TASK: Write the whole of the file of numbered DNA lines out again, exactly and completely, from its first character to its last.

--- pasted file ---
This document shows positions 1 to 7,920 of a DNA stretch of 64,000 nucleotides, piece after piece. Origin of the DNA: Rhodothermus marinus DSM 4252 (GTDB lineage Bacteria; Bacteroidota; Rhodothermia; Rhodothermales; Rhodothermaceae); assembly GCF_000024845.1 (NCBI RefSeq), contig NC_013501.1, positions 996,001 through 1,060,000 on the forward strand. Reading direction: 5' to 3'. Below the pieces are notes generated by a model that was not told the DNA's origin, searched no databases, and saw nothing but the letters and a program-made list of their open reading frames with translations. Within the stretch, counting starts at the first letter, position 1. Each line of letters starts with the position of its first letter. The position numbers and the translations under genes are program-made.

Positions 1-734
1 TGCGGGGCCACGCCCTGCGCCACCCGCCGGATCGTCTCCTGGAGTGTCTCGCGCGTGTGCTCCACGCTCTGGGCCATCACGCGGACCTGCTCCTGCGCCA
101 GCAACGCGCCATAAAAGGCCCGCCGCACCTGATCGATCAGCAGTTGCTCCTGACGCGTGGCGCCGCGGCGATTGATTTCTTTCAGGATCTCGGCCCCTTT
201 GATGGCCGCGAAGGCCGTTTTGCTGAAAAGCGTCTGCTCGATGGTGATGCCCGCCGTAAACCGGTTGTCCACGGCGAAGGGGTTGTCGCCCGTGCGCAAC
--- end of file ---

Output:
This document shows positions 1 to 7,920 of a DNA stretch of 64,000 nucleotides, piece after piece. Origin of the DNA: Rhodothermus marinus DSM 4252 (GTDB lineage Bacteria; Bacteroidota; Rhodothermia; Rhodothermales; Rhodothermaceae); assembly GCF_000024845.1 (NCBI RefSeq), contig NC_013501.1, positions 996,001 through 1,060,000 on the forward strand. Reading direction: 5' to 3'. Below the pieces are notes generated by a model that was not told the DNA's origin, searched no databases, and saw nothing but the letters and a program-made list of their open reading frames with translations. Within the stretch, counting starts at the first letter, position 1. Each line of letters starts with the position of its first letter. The position numbers and the translations under genes are program-made.

Positions 1-734
1 TGCGGGGCCACGCCCTGCGCCACCCGCCGGATCGTCTCCTGGAGTGTCTCGCGCGTGTGCTCCACGCTCTGGGCCATCACGCGGACCTGCTCCTGCGCCA
101 GCAACGCGCCATAAAAGGCCCGCCGCACCTGATCGATCAGCAGTTGCTCCTGACGCGTGGCGCCGCGGCGATTGATTTCTTTCAGGATCTCGGCCCCTTT
201 GATGGCCGCGAAGGCCGTTTTGCTGAAAAGCGTCTGCTCGATGGTGATGCCCGCCGTAAACCGGTTGTCCACGGCGAAGGGGTTGTCGCCCGTGCGCAAC